To determine whether signalling downstream of MET was enhanced in mutant p53-expressing cells, we examined MAPK activation.29, 30 Induction of mutant p53 (in EI 175H cells) resulted in an increase in ERK1/2 phosphorylation compared with control cells, and enhanced ERK1/2 phosphorylation in response to HGF treatment (Figure 3a). A titration of ponA revealed a dose-dependent increase in ERK1/2 phosphorylation in response to p53, although again no increase in overall MET or ERK1/2 proteins were detected (Supplementary Figure S2a). Similarly, transient expression of either 175H or 273H mutant p53 constructs enhanced ERK1/2 phosphorylation (Supplementary Figure S2b). Mutant p53 also enhances EGFR signalling, but importantly we were able to show that the induction of ERK1/2 phosphorylation was largely dependent on MET in these cells, as MET depletion substantially reduced phospho-ERK1/2 accumulation (Figure 3a). In H1299 cells stably expressing mutant p53, the basal levels of phospho-ERK1/2 were the same as those seen in p53 null control cells (Figure 3b), suggesting that prolonged growth in culture stimulates the known negative feedback mechanisms function to limit ERK1/2 activation.31 However, mutant p53-expressing cells retained enhanced sensitivity to exogenous HGF, showing enhanced phosphorylation of ERK1/2 that was blunted by MET depletion (Figure 3b) or treatment with a MET inhibitor (Supplementary Figure S2c). Treatment of cells with a MEK inhibitor to inhibit ERK1/2 phosphorylation blocked both HGF and mutant p53-driven cell scattering (Figure 3c), demonstrating the importance of ERK1/2 signalling to this response. To determine whether mutant p53 signals leads to activation of ERK1/2 phosphorylation in vivo, we stained sections of xenografts that had been generated by injecting H1299-EV and H1299 p53 273H cells in the mammary fat pad of mice20 for pERK1/2 expression (Figure 3d). H1299 p53 273H xenografts showed more staining that was localized primarily at the invasive front of the tumour. In a pancreatic ductal carcinoma (PDAC) mouse model, gain-of-function expression of mutant p53 with K-Ras mutation has previously been shown to result in liver metastases,32 which are not seen from tumours arising in the absence of p53. Sections of pancreatic tumours originating from p53172H/172H and p53loxp/loxp mice showed the most intense pERK1/2 expression in almost all tumours derived from mutant p53 mice (Figure 3e). More importantly, cell lines derived from the mutant p53 PDAC had increased basal pERK1/2 levels and increased phosphorylation of both MET and ERK1/2 after HGF exposure (Figure 3f). Together these data demonstrate that mutant p53 can enhance MET-dependent ERK1/2 phosphorylation, resulting in enhanced scattering and invasion.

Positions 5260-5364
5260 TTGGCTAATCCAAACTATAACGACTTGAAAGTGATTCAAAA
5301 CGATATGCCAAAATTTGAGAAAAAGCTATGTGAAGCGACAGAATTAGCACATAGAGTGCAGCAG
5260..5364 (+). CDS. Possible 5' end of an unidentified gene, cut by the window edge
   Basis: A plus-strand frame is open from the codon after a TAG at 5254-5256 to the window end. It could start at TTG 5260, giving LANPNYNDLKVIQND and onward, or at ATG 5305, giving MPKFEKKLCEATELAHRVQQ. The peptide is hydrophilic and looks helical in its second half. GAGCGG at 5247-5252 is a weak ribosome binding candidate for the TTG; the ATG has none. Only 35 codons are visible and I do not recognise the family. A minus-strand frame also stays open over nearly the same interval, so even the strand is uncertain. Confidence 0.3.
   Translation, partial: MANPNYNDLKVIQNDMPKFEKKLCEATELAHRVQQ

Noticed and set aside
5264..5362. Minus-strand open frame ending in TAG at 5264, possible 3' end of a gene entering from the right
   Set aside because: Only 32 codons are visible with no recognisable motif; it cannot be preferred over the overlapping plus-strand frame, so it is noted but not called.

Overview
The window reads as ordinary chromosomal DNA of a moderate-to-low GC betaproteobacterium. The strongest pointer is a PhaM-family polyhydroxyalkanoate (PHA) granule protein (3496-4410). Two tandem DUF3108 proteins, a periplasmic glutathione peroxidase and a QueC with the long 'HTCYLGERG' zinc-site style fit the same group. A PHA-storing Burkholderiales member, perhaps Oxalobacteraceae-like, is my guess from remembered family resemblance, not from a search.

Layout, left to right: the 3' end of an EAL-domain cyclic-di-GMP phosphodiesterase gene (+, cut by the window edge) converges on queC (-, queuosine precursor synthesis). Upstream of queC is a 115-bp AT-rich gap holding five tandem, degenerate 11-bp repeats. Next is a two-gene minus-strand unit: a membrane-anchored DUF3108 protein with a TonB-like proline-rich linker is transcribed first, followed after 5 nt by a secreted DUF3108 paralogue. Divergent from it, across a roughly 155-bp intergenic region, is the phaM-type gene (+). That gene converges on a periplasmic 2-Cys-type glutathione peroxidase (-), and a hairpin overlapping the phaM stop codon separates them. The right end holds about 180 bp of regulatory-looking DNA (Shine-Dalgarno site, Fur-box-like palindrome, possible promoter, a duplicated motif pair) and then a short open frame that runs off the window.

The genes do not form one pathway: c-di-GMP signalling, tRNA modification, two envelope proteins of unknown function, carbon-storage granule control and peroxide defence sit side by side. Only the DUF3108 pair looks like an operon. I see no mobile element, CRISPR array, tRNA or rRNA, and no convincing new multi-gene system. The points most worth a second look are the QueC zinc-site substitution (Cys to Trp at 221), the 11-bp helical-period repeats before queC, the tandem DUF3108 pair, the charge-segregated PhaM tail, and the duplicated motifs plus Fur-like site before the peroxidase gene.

Mutant p53 drives MET-dependent invasion
Previously we showed that mutant p53 promotes the ability of cells to invade through Matrigel towards EGF by promoting RCP-dependent increased recycling of α5β1 integrin and EGFR.20 As both EGFR and MET signalling have been shown to contribute to invasion,33 we examined the ability of mutant p53 expression to influence the invasive behaviour of cells in Matrigel using HGF as an attractant. These assays showed increased invasion of mutant p53 cells towards either EGF or HGF (Figure 4a) and induction of mutant p53 in the ponA-inducible cell line also led to increased invasion towards HGF (Figure 4b and Supplementary Figure S3a). IGF-1 (insulin-like growth factor) or PDGF-β (platelet-derived growth factor-β) were unable to enhance the invasive behaviour of mutant p53-expressing cells (Supplementary Figure S3b), although the cells were responsive to both growth factors as demonstrated by AKT phosphorylation (Supplementary Figure S3c). Interestingly, the IGF-1-R and PDGF-β-R were not detected as RCP-binding partners in our SILAC analysis, suggesting some specificity in the receptor tyrosine kinases that are influenced by RCP and therefore targets for mutant p53. The increased invasion of mutant p53 cells towards HGF was dependent on MET (Figure 4c) and α5β1 integrin (Figure 4d) function. Importantly, the increased invasion (although not basal invasion) seen in mutant p53-expressing cells was also lost following RCP depletion (Figure 4e). These data indicate that RCP-mediated recycling of integrin and MET is required for the enhanced invasiveness of mutant p53 cells. Notably, loss of ZO-1 or PAR3 (which led to cell scattering, Figure 2f) also resulted in enhanced invasion of empty vector (EV) cells, suggesting that loss of cell–cell junctions can at least partially contribute to the invasion of mutant p53 cells (Figure 4f).
MET and EGFR share several downstream signalling targets and crosstalk between these two receptors has been demonstrated to enhance proliferation, invasion and scattering.34, 35, 36 This prompted us to investigate whether mutant p53 specifically increased signalling via MET to enhance invasion towards HGF, or whether this reflected concurrent activation of the EGFR. Treatment of cells with the EGFR inhibitor PD153035 resulted in an overall decrease in cell invasion towards HGF, but the difference in invasion between mutant p53 and control cells was unaffected (Supplementary Figure S3d). Therefore, although EGFR signalling contributes to the basal invasive activity of these cells, enhanced HGF-driven invasion promoted by mutant p53 requires MET, but not EGFR signalling. Interestingly, a clear difference in the invasion of mutant p53 cells promoted by the two growth factors was evident in 3D images of invading cells, with HGF promoting more extensive invasion and also more branched invasive structures (Figure 4g and Supplementary Movies S1a and S1b). To confirm that endogenous mutant p53 also enhanced invasion towards HGF, we repeated the assay using MDA MB231 cells (expressing R280K p53). These cells invaded efficiently towards HGF, an activity that was strongly inhibited following depletion of the endogenous mutant p53 (Figure 4h).